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Richard Coyne

The cultural, social and spatial implications of computers and pervasive digital media spark my interest ... enjoy architecture, writing, designing, philosophy, coding and media mashups.
Richard Coyne has written 409 posts for Reflections on Technology, Media & Culture

You can fool all the people some of the time

The theories about metaphor of the American cognitive linguist George Lakoff have long informed my understanding of language and of design. Lakoff also weighs in on US politics (to use a sporting metaphor). His recent interview on a podcast and his opinion piece in the Guardian are of the moment. I’ll quote a passage about … Continue reading

Undisciplinarity

What is the value of interdisciplinary research? According to a review of research published by the UK funding councils, “Crucially, many major discoveries and breakthroughs have occurred at the boundaries between disciplines resulting in new fields of study, such as biochemistry, health economics, social psychology, development studies and informatics” (Davé, et al., 2016, p.8). If … Continue reading

Whatever works

Pragmatism has a bad name in politics. Whether or not by avowed allegiance many on the political spectrum will claim they subscribe to a no-nonsense pragmatism. Pragmatic politicians advocate practical solutions rather than adherence to an ideology. In more innocent times, 2016, in the lead up to the US presidential election, commentator Christopher Scalia placed … Continue reading

Indexical architecture

The idea of evidence is obviously important in a juridical context. Evidence comes to the fore when architects deal with compliance (codes and regulations), and get caught up in legal matters, such as contract disputes, liability and compensation claims, and as witnesses. Evidence is also important in any kind of research context, as in the … Continue reading

On being a detective

As evidence of crimes and misdemeanours mount and circulate around the US president and his entourage, attention turns to matters of fact. Fact-checking is a major media sub-industry. See factcheck.org, politifact.com, and fullfact.org. It’s also an exercise in semiotic indexicality. I’m investigating how C.S. Peirce’s theories about signs relate to his theory of abduction, i.e. … Continue reading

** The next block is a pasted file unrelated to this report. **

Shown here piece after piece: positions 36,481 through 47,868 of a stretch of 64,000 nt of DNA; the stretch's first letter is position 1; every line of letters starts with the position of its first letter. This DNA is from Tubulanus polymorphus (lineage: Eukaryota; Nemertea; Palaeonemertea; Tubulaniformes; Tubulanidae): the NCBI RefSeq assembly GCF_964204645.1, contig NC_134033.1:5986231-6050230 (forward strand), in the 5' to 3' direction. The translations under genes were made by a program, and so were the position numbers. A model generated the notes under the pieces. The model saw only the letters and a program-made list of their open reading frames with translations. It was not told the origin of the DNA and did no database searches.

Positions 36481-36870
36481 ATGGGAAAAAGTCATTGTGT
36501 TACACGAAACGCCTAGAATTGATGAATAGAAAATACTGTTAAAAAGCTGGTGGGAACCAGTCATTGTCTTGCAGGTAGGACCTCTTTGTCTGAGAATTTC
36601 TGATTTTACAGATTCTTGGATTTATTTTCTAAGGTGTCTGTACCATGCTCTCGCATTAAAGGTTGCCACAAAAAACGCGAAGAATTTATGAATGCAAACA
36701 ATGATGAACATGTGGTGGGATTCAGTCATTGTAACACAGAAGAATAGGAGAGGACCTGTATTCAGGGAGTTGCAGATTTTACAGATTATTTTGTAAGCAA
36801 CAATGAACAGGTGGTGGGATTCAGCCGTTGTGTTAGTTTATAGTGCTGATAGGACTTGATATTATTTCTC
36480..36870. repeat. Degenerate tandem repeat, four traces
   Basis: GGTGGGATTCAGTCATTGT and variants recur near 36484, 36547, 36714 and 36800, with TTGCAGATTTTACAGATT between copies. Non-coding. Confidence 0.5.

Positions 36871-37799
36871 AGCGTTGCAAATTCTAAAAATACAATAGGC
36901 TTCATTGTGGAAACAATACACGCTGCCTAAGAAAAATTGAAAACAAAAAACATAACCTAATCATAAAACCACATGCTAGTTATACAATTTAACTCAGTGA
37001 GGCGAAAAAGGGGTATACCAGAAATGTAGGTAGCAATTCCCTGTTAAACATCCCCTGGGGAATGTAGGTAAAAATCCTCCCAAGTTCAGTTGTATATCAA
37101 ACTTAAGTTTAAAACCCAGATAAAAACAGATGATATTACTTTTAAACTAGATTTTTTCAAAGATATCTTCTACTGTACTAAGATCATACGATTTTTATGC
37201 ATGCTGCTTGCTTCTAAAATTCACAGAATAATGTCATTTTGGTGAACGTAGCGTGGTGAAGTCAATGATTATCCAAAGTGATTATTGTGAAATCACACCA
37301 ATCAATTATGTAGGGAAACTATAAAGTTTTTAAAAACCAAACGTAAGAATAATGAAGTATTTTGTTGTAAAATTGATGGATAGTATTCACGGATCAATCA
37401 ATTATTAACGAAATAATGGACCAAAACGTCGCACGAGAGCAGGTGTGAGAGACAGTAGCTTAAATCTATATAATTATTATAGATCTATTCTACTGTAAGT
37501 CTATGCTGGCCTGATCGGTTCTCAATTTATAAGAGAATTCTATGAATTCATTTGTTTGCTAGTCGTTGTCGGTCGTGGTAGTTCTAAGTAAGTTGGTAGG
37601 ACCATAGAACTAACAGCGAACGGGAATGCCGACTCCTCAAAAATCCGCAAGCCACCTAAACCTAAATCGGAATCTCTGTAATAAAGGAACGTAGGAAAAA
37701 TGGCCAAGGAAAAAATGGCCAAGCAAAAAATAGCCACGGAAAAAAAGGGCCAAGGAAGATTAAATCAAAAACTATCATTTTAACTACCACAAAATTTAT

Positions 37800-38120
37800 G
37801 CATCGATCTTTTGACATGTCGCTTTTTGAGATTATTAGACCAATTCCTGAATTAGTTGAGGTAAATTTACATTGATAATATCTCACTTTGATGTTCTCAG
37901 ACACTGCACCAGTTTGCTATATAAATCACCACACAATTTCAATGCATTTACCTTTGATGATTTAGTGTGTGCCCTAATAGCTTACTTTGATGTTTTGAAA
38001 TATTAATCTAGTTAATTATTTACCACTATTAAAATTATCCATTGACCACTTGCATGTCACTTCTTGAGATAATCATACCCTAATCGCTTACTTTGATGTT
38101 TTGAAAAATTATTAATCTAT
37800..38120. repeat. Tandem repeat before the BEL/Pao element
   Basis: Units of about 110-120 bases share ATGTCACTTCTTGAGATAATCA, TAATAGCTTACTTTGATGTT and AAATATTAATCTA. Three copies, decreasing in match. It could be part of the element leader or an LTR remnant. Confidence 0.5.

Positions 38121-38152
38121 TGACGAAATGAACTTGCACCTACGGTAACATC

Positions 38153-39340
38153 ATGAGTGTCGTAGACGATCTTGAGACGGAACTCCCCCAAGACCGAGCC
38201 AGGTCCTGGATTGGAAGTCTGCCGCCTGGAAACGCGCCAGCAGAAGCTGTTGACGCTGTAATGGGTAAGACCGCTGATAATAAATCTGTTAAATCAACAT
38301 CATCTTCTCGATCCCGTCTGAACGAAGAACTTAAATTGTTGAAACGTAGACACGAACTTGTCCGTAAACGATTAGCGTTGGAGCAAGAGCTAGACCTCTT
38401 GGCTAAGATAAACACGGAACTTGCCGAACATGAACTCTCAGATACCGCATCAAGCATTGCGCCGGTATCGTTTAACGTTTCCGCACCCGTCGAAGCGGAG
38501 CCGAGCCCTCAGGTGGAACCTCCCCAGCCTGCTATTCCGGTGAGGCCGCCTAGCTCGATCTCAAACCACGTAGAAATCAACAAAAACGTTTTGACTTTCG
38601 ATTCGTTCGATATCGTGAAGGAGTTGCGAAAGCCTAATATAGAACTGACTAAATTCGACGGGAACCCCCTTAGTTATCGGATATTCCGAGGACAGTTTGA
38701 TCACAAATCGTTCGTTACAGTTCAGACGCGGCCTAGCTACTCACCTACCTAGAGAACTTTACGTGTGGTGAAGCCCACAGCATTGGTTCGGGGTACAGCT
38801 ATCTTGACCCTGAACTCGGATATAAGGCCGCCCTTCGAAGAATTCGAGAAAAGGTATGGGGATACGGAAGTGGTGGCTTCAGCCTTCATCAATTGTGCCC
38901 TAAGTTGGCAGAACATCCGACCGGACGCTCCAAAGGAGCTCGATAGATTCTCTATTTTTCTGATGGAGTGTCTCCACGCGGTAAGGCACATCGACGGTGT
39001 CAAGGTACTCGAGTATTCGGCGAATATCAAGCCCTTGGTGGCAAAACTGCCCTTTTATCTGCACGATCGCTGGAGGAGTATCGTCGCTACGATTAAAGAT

Whatever happened to reality?

I’m reading After Finitude by Quentin Meillassoux, with a view to bringing the thinking of the pragmatic philosopher C.S. Peirce (1839-1914) up to date — or at least, this is an opportunity to compare and contrast Peirce’s pragmatic realism with some thinking now about reality (100 years later). Meillassoux’s contention is that the so-called linguistic … Continue reading

Signs in architecture and music

Architecture is an art of signs. C.S. Peirce introduced the idea of the sign vehicle, that encourages the architectural scholar to think beyond standard architectural elements as channels of communication. The communicative elements of a building are not restricted to components such as columns, chimneys, windows, staircases, and doors, but the aspects and qualities of … Continue reading

What’s wrong with iconic architecture

Described as “iconic, ambitious and sustainable,” the V&A in Dundee by Japanese architects Kengo Kuma & Associates will open September 2018. As I’ve been studying semiotics of late, in particular C.S. Peirce’s concepts of the icon, index and symbol, I can’t resist a brief reflection on the concept of the icon in architecture. See my last … Continue reading

Invisible icons

An icon is a likeness; something that resembles the thing it refers to — its referent. Iconography is a branch of study that deals with such resemblances, i.e. drawings or other pictorial representations of things. That’s the OED definitions, but in spite of such generality, we mostly reserve the word icon for use in particular … Continue reading

Challenges of the sharing economy

Architectural Research Quarterly just published an article by Tolu Onabolu and me called “Blockchain for architects: Challenges from the sharing economy.” Our tagline is: “Cryptocurrencies, blockchain technology, and other aspects of the sharing economy offer benefits and challenges for architecture. They also furnish metaphors about urban living.” The article derives from speculations in this blog … Continue reading

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